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Making Wine From Grapes

Leicestershire, United Kingdom

Hi, has anyone out there made wine from grapes? I have green and red grapes in my greenhouse. Does anyone have a simple recipe. Many thanks ...



I made some a few years ago Dawnsaunt.

The grapes were of an unknown variety. A neighbour of ours suddenly got a glut of them and gave us pounds. I really should have just extracted the juice, added sugar and then pasteurised and frozen the juice. I should also have made some grape jelly, which I do like.

The wine was, let's say, not Chateau Lafitte. In fact it wasn't even Chateau Wogga-wogga. It was definitely a wine for laying down - and then avoiding. As a wine it made very good vinegar. I have made non grape wines with pretty reasonable results. But I really think proper grape wine should be left to the professionals.

However, assuming you have a reasonable grape variety and know what it is then I suggest that it is quite easy to make a very mediocre wine. If you want a red wine from red grapes then remember that you need to leave the entire grape in the fermenting tub/bowl for some weeks. The colour in red wine comes from the skins, not the juice. If you just ferment juice from red grapes you will get white wine. If you want rose then take the pulp out after a couple of weeks.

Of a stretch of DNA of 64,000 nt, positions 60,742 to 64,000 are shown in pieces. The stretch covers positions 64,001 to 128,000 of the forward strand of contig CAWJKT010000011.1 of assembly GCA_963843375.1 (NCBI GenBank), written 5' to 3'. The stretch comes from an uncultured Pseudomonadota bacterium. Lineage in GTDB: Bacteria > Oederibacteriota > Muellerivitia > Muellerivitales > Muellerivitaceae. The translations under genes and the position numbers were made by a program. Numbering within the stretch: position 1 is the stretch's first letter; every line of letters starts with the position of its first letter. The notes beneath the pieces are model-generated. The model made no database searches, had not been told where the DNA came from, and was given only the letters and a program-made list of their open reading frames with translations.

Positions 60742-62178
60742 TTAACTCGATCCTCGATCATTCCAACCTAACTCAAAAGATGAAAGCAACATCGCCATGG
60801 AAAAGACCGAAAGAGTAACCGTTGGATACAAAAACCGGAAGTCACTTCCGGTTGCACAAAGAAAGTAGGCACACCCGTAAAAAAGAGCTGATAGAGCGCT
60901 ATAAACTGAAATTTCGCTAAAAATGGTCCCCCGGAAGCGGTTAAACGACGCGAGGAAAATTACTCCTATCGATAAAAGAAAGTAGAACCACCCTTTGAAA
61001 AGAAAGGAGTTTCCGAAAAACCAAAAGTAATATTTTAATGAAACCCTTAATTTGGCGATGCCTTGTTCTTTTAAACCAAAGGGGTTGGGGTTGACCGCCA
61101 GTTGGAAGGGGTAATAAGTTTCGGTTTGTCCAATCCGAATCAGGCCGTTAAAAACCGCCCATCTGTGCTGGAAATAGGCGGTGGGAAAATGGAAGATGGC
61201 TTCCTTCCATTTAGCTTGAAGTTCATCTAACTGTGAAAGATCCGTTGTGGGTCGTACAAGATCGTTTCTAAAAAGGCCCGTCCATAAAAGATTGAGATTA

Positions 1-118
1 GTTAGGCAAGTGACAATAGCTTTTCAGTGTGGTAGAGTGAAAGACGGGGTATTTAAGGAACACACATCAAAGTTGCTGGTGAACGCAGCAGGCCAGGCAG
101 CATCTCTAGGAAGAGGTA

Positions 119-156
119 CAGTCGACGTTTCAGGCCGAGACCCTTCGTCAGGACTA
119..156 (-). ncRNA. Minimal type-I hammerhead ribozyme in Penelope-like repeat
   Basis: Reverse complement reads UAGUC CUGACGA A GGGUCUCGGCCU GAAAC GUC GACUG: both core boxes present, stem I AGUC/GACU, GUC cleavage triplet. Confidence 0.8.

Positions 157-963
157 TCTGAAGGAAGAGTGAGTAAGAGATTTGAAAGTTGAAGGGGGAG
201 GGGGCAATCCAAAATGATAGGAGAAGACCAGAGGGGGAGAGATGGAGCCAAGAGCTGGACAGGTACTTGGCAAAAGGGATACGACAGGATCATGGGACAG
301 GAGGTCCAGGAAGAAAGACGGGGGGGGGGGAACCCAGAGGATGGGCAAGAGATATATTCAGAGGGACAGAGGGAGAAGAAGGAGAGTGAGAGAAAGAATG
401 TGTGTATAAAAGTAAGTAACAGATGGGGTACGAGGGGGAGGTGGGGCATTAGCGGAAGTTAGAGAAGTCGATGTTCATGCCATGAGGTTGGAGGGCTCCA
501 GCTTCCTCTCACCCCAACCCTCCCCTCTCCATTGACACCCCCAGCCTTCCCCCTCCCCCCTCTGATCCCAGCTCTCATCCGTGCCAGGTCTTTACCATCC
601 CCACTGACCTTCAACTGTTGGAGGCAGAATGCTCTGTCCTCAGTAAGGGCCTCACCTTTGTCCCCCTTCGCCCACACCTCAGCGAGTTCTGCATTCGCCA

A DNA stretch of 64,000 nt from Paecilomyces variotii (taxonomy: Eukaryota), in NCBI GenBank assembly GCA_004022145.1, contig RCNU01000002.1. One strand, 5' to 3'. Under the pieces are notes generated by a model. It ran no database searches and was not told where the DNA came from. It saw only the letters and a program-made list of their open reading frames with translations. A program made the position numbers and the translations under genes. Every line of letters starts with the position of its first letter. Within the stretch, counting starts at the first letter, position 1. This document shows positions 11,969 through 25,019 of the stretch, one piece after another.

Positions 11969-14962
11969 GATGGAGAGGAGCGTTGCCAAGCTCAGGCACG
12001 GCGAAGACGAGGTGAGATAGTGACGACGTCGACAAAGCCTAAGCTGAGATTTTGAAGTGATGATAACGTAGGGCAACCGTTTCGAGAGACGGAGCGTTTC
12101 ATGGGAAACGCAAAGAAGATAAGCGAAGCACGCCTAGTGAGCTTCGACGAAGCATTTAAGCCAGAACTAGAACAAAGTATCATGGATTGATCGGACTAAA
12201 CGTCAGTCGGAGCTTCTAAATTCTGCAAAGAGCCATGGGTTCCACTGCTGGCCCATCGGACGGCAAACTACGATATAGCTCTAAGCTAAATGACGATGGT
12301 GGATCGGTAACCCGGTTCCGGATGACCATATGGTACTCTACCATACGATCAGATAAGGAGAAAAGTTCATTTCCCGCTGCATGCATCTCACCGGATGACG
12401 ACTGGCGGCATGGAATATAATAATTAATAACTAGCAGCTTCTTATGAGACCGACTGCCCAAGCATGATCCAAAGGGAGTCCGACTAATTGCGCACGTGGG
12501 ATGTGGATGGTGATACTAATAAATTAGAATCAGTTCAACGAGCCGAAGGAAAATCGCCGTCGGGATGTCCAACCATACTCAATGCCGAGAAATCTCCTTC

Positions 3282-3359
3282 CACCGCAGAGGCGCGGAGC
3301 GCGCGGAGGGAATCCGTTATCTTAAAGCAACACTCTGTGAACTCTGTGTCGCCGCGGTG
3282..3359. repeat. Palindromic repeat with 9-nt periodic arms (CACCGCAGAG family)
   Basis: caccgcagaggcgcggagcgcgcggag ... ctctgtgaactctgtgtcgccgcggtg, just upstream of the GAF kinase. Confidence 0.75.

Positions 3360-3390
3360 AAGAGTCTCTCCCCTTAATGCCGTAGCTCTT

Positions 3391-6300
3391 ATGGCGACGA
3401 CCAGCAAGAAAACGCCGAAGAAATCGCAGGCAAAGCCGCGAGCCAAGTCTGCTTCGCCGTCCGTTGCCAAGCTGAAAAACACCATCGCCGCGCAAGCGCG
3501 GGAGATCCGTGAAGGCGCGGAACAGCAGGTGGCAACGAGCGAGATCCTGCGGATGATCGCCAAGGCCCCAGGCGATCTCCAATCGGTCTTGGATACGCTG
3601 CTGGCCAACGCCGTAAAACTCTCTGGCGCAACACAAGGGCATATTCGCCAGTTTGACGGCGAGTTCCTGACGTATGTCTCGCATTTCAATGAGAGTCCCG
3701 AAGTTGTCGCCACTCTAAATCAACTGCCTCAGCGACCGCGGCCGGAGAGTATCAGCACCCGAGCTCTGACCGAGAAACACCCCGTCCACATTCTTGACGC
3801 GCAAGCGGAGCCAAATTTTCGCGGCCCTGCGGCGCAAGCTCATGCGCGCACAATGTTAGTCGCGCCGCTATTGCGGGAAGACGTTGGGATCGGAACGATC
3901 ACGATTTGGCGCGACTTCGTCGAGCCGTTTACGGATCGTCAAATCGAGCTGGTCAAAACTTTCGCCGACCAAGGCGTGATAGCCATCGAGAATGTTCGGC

In reality, unless you have a high sugar variety and live in a very sunny area (I don't think Leicestershire would qualify) you will have to add sugar. I believe you can buy grape sugar but it is very expensive.

The good news is that your grapes are glasshouse grown so will be far sweeter than the normal outside grape varieties.

You also need a decent wine yeast, don't just add bread yeast. You have to defend against the wine vinegarising with a chemical, a sulphate of some kind but I can't remember which one. (Used to be called campden tablets or something).

But if you have loads of grapes and don't want to make juice or jelly then just squeeze them to get the juice, add a couple of pounds of sugar per gallon. Throw in some yeast. (Actually you may not need to. The skins of the grape have a natural yeast). Let it ferment in a warm room until the fizzing stops. Let it settle and bottle it up. Leave it cool for a few months before trying.

The problem is, drinkable wine is not easy to make. May I say with tongue firmly in cheek that I just hope nobody asks me to try a bottle. Sorry about this but I prefer spending £4 on a drinkable potion.

16 Oct, 2008


Sarraceniac - sorry to hyjack this qustion - but how do you pasturise fruit juice? I get a glut of apples this time of year and ofter wonder if I could bottle up the juice, but I'm always afraid that it will go off and I'll poisen everyone - especially myself! Sid.

16 Oct, 2008


Not at all Sid. There are so many types of pasteurisation that it is a joke. For this we are talking about increasing the temperature to 71.7o C.for about 12 minutes. It kills most pathogens. If you pasteurise apple juice (love it by the way) you must make sure that the bottles are either SEALED COMPLETELY or, what I prefer in that it lasts longer, freeze it.

16 Oct, 2008


Interesting Marguerite. I think my 4 or 5 quid for a bottle of Hardy's Chardonnay is a real bargain.


17 Oct, 2008